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We are all apt to be dazzled by the talents of men, while we think little of the fashion in which they are used. But God, who is supreme, judges a man simply and solely according to the faithfulness with which he employs the gifts committed to him. Under these circumstances, some lessons of value might be learned from the life of an humble townsman of ours who has lately passed from among us.

John Brackenridge was born in Maybole in 1810. He enlisted as a soldier in the 74th Highlanders in 1837. He was converted in Dublin in 1848. He was discharged from the army, after 15 years’ service, in 1852. He became Post-runner to the Minishant district, a position which he held for 22 years. He retired from the postal service in 1874, died in 1885, arid his body now rests in the New Cemetery, awaiting the Resurrection. The great event in his life, as in everybody’s life, was his conversion to God. What led to it was his wife’s death. She had been a true Christian, and died happy; and this circumstance, joined with his own darkness and loneliness, made him turn to the Saviour who had supported her as she had walked through the dark valley. Verily, "it is a blessed blow that brings a man to his knees!"

John Brackenridge always dated his life from his conversion. He brought the event forward in all his addresses. It was the event of his life for him. And there must be few in our town who have not heard him make some such declaration as this :—" I was brocht to see that I was a poor sinner, fit only for the burning; but the blessed Saviour died for me; and God saved me in the year ‘48, and pardoned 38 years’ sin. Glory to His name!"

John was a pronounced Christian. Nobody had ever any difficulty in knowing which side he was on. And this was the secret of the influence he had. For it is only pronounced men that have power over others. Neutrals are of no use in a time of war, and this life is a time of war.

Then, John was not only a whole-hearted Christian, but a happy-hearted one. His life was a sermon on the text, "Rejoice evermore." His religion agreed with him. Who of us, for instance, has not heard John singing heartily, if not melodiously, as he trudged home from Minishant in the evenings, "The Lord ‘s my Shepherd," or "He took me from a fearful pit" —or who has not listened to the nightly Family Worship ascending from his humble home in School Vennal, in days gone by? It was rejoicing John, thanking God for his goodness to Him, and gladly confessing His Name before men.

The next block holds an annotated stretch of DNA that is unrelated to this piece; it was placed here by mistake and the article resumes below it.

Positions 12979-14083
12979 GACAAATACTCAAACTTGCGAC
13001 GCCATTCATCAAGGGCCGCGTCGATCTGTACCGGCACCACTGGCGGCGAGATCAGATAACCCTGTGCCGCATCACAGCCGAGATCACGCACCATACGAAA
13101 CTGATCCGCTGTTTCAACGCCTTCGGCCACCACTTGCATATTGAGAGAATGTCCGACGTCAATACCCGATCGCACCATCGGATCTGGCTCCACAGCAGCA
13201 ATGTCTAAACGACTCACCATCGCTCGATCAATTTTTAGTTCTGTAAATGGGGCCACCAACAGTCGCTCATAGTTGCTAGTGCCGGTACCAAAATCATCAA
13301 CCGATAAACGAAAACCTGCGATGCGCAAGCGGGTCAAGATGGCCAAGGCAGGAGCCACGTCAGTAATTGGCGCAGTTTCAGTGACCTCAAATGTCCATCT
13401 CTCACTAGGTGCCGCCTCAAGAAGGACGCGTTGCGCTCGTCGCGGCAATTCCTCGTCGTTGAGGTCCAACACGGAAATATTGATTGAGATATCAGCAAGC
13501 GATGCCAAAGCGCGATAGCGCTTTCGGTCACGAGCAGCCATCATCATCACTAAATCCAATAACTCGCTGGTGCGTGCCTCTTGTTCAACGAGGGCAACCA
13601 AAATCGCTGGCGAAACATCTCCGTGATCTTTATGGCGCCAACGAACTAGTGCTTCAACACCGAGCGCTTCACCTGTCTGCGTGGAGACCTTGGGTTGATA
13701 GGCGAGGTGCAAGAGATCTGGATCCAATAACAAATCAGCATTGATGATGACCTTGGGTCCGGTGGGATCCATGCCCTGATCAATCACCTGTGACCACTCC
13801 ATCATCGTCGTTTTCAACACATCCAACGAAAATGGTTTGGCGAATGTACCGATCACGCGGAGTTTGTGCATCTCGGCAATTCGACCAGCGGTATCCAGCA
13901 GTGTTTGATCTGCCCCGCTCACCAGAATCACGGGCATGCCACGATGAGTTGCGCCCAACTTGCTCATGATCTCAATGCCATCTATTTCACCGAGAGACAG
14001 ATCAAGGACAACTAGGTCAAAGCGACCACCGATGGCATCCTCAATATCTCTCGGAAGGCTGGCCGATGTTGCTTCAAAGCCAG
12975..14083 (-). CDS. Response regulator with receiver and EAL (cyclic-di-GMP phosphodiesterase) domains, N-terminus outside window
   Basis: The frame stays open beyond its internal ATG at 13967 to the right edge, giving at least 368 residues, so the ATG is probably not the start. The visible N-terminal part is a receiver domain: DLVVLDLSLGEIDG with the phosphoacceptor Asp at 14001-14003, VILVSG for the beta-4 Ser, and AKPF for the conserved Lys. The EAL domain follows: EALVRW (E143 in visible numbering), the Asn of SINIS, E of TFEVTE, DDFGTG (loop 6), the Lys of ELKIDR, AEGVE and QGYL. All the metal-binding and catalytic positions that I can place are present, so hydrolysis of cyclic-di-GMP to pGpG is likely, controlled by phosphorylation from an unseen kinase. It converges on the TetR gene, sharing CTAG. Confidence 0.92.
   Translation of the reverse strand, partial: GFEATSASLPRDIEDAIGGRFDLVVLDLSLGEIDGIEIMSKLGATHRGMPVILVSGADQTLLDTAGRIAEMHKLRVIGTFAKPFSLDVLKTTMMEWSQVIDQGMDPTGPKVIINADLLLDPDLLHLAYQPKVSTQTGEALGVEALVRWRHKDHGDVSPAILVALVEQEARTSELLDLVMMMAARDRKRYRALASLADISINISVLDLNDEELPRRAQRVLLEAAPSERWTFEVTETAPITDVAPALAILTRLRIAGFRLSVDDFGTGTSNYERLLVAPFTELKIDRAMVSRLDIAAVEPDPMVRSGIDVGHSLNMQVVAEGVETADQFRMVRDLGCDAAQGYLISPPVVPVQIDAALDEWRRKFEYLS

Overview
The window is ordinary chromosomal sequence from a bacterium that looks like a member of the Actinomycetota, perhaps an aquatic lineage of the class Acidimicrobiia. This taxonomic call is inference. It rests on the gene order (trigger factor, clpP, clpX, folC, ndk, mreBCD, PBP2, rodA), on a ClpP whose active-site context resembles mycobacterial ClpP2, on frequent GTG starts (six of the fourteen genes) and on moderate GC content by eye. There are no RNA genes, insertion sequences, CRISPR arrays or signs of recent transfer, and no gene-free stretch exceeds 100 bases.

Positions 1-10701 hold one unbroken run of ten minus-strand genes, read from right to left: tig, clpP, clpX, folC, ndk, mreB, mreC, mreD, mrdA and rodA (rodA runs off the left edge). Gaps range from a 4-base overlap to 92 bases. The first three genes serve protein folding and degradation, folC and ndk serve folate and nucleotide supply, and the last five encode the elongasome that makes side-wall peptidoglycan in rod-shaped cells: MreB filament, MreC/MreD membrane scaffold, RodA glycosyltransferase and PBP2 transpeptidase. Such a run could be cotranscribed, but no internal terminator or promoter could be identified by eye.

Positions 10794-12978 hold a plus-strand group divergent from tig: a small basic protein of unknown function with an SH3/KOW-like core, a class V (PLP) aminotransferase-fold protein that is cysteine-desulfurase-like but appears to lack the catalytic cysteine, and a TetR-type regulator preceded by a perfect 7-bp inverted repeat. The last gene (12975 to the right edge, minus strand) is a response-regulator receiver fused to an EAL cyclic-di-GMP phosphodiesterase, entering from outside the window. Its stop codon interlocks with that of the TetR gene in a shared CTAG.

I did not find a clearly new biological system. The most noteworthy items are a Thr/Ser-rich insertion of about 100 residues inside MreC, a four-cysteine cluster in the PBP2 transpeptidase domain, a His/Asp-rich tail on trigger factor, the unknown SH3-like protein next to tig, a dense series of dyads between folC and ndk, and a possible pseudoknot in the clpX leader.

John had no bitterness in him. He was often insulted by those who thought themselves above him, but he never retaliated, or bore a grudge. Many a time did he pass a word of commendation on others, but never a word of condemnation. For he lived in a region above criticism, which is a very profitable region to live in.

John was no scholar or orator, but he had a homely directness, and disregard of conventionality, which was refreshing. Who, for instance, cannot imagine him addressing the Sabbath Scholars—" Boys, there will be no weeping at my funeral, for when the mools are falling on my coffin lid, I‘ll be waving a palm branch in heaven!" Or, who cannot remember his favourite theological emblem—" Some folks are confused about the persons of the Trinity, but you may see them clear in a candle: God is the tallow, Christ is the wick, and the Holy Spirit is the lowe. And it needs all three to form a whole candle"? Or, who cannot recognise his voice at the street corner—" Everything’s up, ye noo, friends. Paraffin oil ‘s up a halfpenny a bottle, but. the grace of God ‘s the same as ever—without money and without price"? Or, finally, who cannot fancy him rushing into a grocer’s shop for candles, and explaining his haste thus—" God is to be in oor hoose at aicht o’clock, and I wouldn’t like to keep Him waiting"? I confess, too, I like his quaintly humorous reason for being always punctual at. religious meetings—" We should wait on God, but we shouldn’t keep Him waiting on us."

In what he considered his Master’s interest, John knew no fear. He went down on his knees in the most unlooked— for quarters, and spoke out his mind to all and sundry.. Being asked one day to share in a meal that was going on, he first inquired whether God’s blessing had been asked on. it, and on being told that it was not, he boldly but truthfully said—" Man, you are just like the little pig at your door,. that kens nae better." And once, on a man saying to him,, "John, you say you are a converted man, and a new creature, but I don’t see any difference between you and myself." John at once replied, "I‘ll let you see the differ";. and falling on his knees, he poured out his soul in prayer to God for this unbeliever, and then turned to him and said—" Now, sir, go down on your knees and pray to your Father, as I have prayed to mine." The man acknowledged the "differ" between them by declining the challenge.

John was sometimes accused of being a hypocrite, but he. was too simple-minded for that. To say that he was imperfect is merely saying that he was human. But as to his. honesty, I feel inclined to back him in his own challenge—

"If you think I don’t live what I am saying, come and stay in my hoose for a fortnicht and see for yourselves."

The great fault of John, according to many, was that he was too religious. No matter what you spoke to him about, the talk was sure to end in religion. But is that a fault? John, I am told too, never took a draught of water without thanking God for it. Was that foolish? Friends, it is in such fashion they live in heaven. And I am confident that, lightly regarded as he was here, he is better appreciated where he is, and that, I believe, we shall find when God in His mercy calls us to the Home to which John has gone before us.

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